Sampled drums lacking realism? Synthesize stereo room mics to add authentic ambience with Sonar's built‑in effects.
One of the most sought‑after sounds in rock is a drum kit recorded in a room with great ambience: think Led Zeppelin's 'When the Levee Breaks', where John Bonham's kit was located in a large open stairway. Two Beyerdynamic M160 microphones were placed at the top of the stairs, and the spacious quality was further emphasised by compressing the sound.
I've been working with room mics lately, but in a very different context to Led Zep, with classical music by solo performers. Working in a studio with a superb recording room always reminds me that good room ambience is one of the qualities most lacking in a lot of music created in project studios, simply because there isn't a room, or at least a good one. Instruments are often recorded direct, and for those using sample libraries, although some have drums recorded with ambience, it's not always the ambience you want.
However, by analysing the characteristics that make up 'room sound', we can synthesize a stereo set of room mics to beef up a track. You can use this alongside standard reverb to give a fuller sound, but in many cases you might find that the 'artificial room' is all you need. So let's take a dry drum track and do some magic. If you want to follow along, insert Session Drummer 2, load the Hard Rock Tight kit, and start playing a pattern.
One of the main characteristics of an acoustical space is the quantity and diversity of early reflections, which are challenging to simulate with electronic reverb. Some get around this by placing a speaker in a bathroom, basement, or other space with hard walls, sending some audio to the speaker, and picking it up with a microphone to augment any existing reverb sound. We'll assume you don't have that option, and need to create those early reflections artificially.
The strategy is to first set up a room sound using reverb, then augment the early reflections electronically. Several send buses will be required, as we'll need to trim levels precisely, and add processing independent of the drums. To simplify matters, we can use a mixed stereo output from the drums and apply the 'room mic' to the entire kit.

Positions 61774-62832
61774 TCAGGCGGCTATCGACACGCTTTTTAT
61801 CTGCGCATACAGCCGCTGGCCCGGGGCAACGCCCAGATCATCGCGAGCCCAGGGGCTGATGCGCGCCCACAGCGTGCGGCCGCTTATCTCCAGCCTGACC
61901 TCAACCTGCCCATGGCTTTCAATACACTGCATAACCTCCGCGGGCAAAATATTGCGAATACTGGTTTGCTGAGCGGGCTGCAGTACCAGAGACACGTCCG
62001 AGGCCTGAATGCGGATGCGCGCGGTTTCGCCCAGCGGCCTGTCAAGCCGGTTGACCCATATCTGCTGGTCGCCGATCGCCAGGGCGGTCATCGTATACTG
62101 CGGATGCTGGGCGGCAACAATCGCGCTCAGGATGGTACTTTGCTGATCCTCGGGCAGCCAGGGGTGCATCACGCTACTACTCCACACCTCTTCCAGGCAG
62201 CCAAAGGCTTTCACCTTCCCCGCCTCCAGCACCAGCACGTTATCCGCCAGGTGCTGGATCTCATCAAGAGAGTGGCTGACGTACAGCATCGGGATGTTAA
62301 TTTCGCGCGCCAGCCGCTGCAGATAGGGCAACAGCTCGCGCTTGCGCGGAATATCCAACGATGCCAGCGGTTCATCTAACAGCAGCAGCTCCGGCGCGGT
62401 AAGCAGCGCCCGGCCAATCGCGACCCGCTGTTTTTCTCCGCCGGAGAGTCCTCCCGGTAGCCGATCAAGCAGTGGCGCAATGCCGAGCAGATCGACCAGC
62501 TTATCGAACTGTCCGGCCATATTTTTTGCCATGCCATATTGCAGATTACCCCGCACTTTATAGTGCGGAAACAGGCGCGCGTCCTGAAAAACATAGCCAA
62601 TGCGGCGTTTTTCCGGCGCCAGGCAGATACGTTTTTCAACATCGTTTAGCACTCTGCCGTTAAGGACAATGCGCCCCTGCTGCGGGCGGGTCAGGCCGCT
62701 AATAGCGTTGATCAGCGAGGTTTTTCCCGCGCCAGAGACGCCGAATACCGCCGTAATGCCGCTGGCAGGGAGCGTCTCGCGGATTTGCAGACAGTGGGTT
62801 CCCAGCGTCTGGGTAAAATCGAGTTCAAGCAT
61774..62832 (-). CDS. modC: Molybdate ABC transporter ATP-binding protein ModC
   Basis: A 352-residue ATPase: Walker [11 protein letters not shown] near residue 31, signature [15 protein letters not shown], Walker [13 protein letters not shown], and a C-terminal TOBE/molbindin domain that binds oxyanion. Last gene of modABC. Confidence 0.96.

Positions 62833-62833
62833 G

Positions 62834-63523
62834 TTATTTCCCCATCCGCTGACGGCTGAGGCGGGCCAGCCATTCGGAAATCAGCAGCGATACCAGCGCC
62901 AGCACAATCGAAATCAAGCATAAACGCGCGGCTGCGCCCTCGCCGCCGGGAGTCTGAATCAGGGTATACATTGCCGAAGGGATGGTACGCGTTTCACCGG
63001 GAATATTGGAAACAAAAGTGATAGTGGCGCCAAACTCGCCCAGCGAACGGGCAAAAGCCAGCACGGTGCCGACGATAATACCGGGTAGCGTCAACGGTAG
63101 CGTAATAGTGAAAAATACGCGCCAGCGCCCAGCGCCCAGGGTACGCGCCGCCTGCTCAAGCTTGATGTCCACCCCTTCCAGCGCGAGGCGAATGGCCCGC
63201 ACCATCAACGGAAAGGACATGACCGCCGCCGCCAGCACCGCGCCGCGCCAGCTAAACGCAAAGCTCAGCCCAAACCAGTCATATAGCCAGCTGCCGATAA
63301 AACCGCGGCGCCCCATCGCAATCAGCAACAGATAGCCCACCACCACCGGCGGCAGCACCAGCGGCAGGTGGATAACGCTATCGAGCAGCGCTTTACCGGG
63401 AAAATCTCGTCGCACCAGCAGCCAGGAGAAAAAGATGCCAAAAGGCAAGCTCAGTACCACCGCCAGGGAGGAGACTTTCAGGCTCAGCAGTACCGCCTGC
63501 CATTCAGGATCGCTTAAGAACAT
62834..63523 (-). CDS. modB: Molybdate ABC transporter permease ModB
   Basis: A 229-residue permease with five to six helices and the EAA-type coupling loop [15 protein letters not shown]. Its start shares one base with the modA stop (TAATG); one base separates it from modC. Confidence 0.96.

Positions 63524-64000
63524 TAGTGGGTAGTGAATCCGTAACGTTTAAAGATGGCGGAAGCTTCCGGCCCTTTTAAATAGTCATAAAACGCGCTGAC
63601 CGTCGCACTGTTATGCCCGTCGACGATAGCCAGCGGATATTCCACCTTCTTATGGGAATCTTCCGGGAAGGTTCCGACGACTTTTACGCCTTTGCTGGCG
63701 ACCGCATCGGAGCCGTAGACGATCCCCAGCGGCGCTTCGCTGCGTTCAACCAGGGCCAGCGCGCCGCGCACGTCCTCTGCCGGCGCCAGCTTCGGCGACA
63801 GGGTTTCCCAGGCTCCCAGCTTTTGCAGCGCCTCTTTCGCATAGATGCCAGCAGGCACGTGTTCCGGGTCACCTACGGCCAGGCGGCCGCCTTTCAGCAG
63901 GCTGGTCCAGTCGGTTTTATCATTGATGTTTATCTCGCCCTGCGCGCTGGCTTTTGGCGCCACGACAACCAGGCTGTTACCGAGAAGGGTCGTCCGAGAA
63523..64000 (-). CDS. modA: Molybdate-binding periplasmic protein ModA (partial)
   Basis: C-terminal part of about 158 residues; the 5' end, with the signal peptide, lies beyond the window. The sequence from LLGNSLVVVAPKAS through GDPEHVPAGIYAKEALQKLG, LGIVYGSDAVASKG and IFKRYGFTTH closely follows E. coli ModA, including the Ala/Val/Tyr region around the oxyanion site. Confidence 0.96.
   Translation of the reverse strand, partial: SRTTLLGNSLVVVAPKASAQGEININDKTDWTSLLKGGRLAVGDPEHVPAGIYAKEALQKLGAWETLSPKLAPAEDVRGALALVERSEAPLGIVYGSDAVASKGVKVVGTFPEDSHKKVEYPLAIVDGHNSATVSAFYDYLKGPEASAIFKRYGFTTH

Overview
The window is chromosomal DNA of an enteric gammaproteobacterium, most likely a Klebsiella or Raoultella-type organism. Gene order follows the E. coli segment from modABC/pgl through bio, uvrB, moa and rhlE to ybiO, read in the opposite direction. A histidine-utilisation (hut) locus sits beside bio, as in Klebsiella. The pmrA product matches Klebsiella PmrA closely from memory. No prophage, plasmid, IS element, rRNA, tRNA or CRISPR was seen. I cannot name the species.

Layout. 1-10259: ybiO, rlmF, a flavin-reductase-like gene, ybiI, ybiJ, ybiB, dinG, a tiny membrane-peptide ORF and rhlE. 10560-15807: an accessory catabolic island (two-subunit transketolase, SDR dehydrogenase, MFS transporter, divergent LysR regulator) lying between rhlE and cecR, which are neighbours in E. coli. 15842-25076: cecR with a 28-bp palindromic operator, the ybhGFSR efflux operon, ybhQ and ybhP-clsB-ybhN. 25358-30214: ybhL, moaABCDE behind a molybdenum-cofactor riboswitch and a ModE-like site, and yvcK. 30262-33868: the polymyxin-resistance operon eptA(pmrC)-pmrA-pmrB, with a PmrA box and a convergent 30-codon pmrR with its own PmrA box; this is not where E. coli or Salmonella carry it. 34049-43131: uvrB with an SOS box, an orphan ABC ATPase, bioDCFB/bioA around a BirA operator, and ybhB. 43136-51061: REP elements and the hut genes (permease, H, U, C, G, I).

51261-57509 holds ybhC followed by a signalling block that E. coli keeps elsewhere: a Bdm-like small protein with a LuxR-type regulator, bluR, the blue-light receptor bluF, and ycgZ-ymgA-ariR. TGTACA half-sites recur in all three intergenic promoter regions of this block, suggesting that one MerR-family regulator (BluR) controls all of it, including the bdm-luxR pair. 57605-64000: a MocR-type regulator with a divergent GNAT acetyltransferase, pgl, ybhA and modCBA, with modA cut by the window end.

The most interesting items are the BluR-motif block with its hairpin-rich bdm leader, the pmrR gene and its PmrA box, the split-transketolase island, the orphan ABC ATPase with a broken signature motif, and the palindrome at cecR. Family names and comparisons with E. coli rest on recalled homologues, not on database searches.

1. After inserting the drums, create a bus and call it something like MainRoom.
2. Create a send on the drum kit's audio track and assign it to the MainRoom bus. Set the send to Pre‑Fader, and turn down the drum track fader, so you can concentrate on the room sound only.
3. Insert your basic room‑sound reverb of choice in the MainRoom send bus FX bin. I use the Perfect Space convolution reverb and load the 'Open Sounding Blues Club' impulse (VSTplugins / Perfect Space / Real Spaces / Blues Club / Open Sounding Blues Club – XY Rear).
4. Create two more buses, one called Reflections1 and one called Reflections2.
5. Create two sends on the MainRoom bus. Assign one to the Reflections1 bus, and the other to the Reflections2 bus. I usually choose Pre Fader for both of these.
Now we need to insert a delay-line effect into each of the two Reflections buses. Sonar has the perfect plug‑in for this application: the DSP‑FX Delay, which has four independent delay lines, each with Delay, Feedback, Level and Pan controls. Adjusting these parameters can create a variety of early reflection effects. To achieve the most open sound, I try to avoid delay times that will build up into resonances, so the Reflections1 bus has times of 3ms, 5ms, 7ms and 11ms, while Reflections2 has delays of 13ms, 21ms, 23ms and 25ms.
Adding feedback to each delay increases the sound's complexity. You can get away with as much as 40 percent, but with more than that you'll probably start to hear an unrealistic, 'boingy' tonality. Start with all delays on around 20 percent feedback, then try increasing from there.